Progressive Breakfast for September 17

Morning Message

Senate Republicans Filibuster Equal Pay For Women (Again)

Republicans in the Senate on Monday unanimously filibustered the Paycheck Fairness Act. Did you see this on the news? Did you hear about it on the radio? Did you read about it in your local paper? ... Politico at least reported that there was a vote: “Senate blocks pay equity bill.” ... So women should be angry at “the Senate”? ... What information do voters get from this, to help them decide who to vote for and against?

“You Can’t Eat GDP”

Stronger growth hasn’t translated into higher incomes. NYT’s Neil Irwin: “The [new 2013] census numbers on what American families made last year are as mediocre as they are predictable … up a mere 0.3 percent from 2012. If you’re counting, that’s an extra $180 in annual real income for a middle-income American family … [And] a whopping 8 percent — about $4,500 per year — below where it was in 2007 … In the last 15 years, median income has been more or less flat while there was far sharper growth in, for example, per capita gross domestic product … You can’t eat G.D.P … You can’t give your kids a better life because your company’s C.E.O. was able to give himself a big raise.”

Gala 2014 banner PB/PMU-EB

But poverty is going down. W. Post’s Emily Badger: “The official poverty rate ticked down in 2013, but with 14.5 percent of the population still living below the poverty line, that share is still about what it was in 1993, and 1982, and 1966 … [But that] doesn’t capture the impact of many of the programs the government runs to aid the poor, such as food stamps and housing vouchers … last year, researchers at Columbia University … concluded that government anti-poverty programs have made a big difference in reducing poverty, particularly among children and the absolute worst-off.”

Foreign policy crises complicating Dem midterm strategy to focus on inequality. NYT: “Events overseas have undermined Democrats’ strategy to tie their midterm prospects to an economic theme that includes calls for a higher minimum wage, reducing income inequality, pay equity for women and help with college tuition. Instead, the public and Congress have been overwhelmed this summer by a border crisis, an Ebola outbreak in Africa and, most notably, the terrorist threat from the Islamic State, also known by the acronym ISIS. Democrats, pointing to President Obama’s effectiveness in drawing an economic contrast with the Republican Mitt Romney in 2012 and to the 2006 midterm races in which they took over the House and the Senate, still believe the strategy is sound.”

Dems try to mix populist and pro-business stances. The Hill: “For months, Democrats have wooed the business community by touting their support for the expiring Export-Import Bank, an agency Tea Party Republicans have been fighting to disband. But at the same time, top Democrats have questioned the patriotism of companies seeking offshore tax deals, and pushed a populist set of proposals, including a hike in the minimum wage, that are businesses broadly oppose … Democrats say there’s no reason their populist economic pitch should jeopardize long-term efforts to make inroads with corporate America … they have repeatedly pressed business leaders about their reflexive support for Republicans — especially given the government shutdown last year and the GOP’s resistance to business priorities such as immigration reform.”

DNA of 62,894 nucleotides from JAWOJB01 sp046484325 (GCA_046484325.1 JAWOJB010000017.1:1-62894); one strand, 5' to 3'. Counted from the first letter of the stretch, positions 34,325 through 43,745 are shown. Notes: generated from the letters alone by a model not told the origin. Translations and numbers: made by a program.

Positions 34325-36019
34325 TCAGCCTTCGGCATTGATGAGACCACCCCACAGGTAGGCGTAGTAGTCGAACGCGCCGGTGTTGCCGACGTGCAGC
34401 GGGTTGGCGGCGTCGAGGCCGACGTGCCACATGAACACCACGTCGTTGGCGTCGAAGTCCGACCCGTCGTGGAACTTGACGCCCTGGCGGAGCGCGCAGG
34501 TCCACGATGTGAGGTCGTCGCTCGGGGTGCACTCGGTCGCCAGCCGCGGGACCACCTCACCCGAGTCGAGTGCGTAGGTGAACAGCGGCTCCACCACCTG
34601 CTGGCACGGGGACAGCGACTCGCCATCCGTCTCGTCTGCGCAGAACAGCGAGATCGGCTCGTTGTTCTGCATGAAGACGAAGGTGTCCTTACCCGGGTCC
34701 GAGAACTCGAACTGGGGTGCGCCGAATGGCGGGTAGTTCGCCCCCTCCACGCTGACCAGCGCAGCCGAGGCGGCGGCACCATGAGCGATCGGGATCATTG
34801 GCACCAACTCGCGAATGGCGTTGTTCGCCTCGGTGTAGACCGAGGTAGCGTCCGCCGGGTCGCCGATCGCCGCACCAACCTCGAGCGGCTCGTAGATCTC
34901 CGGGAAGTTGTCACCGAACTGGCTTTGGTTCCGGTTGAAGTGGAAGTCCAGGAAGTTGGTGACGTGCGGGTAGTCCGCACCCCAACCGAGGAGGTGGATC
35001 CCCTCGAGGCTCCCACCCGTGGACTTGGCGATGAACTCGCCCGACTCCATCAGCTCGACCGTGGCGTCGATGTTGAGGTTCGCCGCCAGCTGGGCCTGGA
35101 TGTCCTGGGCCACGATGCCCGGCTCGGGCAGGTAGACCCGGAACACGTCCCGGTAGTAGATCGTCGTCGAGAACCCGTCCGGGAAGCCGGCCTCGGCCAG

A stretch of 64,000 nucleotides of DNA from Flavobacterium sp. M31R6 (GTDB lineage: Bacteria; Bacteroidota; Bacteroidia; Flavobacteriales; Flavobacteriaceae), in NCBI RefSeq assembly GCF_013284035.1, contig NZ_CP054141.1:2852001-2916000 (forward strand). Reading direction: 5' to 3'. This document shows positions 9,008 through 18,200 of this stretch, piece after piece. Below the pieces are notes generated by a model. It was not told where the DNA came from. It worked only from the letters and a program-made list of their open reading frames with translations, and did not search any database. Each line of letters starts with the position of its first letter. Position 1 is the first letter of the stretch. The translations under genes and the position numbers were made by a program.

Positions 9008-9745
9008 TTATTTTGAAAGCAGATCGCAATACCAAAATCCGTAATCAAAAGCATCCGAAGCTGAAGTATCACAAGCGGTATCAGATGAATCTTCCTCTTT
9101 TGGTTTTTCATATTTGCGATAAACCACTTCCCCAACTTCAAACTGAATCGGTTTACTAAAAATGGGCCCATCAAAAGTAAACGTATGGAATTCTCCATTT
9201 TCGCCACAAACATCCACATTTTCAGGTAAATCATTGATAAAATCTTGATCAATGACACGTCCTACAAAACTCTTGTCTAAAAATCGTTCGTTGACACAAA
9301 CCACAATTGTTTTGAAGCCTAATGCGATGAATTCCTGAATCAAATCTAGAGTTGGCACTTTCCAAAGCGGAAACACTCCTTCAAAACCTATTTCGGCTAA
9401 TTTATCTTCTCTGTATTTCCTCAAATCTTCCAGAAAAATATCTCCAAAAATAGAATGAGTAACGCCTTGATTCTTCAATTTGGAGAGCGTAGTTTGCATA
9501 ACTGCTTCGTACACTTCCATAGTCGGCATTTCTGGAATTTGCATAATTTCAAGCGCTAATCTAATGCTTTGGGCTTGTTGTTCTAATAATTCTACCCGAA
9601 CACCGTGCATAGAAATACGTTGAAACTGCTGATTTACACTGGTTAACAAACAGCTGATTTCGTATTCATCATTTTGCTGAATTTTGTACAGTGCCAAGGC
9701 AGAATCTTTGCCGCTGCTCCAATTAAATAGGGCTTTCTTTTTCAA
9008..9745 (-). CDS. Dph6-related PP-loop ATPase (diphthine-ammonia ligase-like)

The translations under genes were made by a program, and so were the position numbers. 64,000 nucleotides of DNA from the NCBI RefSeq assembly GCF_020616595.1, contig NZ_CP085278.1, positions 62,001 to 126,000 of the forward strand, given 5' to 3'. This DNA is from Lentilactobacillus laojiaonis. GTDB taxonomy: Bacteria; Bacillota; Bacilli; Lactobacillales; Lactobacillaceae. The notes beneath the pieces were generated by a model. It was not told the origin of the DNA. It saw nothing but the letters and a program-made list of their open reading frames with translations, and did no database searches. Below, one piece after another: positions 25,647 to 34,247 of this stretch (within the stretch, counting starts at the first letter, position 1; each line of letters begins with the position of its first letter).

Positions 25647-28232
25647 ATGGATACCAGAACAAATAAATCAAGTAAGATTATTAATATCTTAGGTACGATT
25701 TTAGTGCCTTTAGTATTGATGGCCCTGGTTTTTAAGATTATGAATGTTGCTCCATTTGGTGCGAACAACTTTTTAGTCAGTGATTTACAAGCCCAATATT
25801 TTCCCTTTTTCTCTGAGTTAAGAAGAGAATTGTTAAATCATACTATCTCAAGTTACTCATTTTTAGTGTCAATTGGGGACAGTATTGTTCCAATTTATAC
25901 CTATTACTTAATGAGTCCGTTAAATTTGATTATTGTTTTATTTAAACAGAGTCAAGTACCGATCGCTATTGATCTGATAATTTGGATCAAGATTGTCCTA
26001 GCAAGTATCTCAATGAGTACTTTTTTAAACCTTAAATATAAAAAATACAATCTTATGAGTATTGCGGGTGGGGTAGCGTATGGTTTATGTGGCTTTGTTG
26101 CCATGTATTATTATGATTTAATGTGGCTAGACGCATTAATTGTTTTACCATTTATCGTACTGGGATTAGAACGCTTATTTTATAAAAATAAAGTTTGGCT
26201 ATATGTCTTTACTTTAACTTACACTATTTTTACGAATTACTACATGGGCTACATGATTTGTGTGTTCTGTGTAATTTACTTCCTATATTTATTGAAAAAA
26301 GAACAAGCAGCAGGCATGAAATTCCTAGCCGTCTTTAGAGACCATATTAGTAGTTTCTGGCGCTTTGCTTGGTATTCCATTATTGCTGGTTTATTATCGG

Fed meets today. Bloomberg previews: “Thirty-two of 60 economists in a Bloomberg survey said the FOMC will stick to its pledge to keep its benchmark interest rate near zero for a ‘considerable time’ after it finishes bond purchases. Cutting that language could spook investors …”

Wall Street Getting Beat

Wall Street loses court case over derivatives regulation. Bloomberg: “U.S. District Judge Paul Friedman threw out much of an industry challenge questioning the legality of Commodity Futures Trading Commission guidelines that extend the regulator’s reach into swap deals handled in the U.K., Japan and other foreign countries.”

NY AG turns heat up on Barclays. Bloomberg: “Barclays Plc hid the role of high-frequency traders in its dark pool even after the bank said it had shut off clients who engaged in suspect activity, New York Attorney General Eric Schneiderman said. Schneiderman sued Barclays in New York State Supreme Court inManhattan in June, accusing Britain’s second-largest bank of bilking its own customers in order to expand its dark pool … Dark pools are private stock markets usually operated inside large banks.”

Union Win In The South

Big union organizing win. Politico: “Reservation agents at Texas-based American Airlines have voted overwhelmingly for union representation, in a move that labor organizers hailed Tuesday as a historic win in the South. The agents chose to join with US Airways agents to form a bargaining unit of 14,500 employees at the new American Airlines. The two airlines merged this year … ‘It should not be lost on the pundits that most of the nearly 14,500 new union members work in southern states,’ [AFL-CIO's Richard] Trumka said in a statement. ‘The right to a voice at work doesn’t have a geographic predisposition, and this victory will energize ongoing organizing efforts in the South.’”

GOP tries to neutralize NLRB. WSJ: “Sen. Lamar Alexander (R., Tenn.) and Senate Minority Leader Mitch McConnell (R., Ky.) on Tuesday introduced a bill that would expand the five-member board to six, giving it three members from each political party like the Federal Election Commission, while linking nominations in bipartisan pairs.”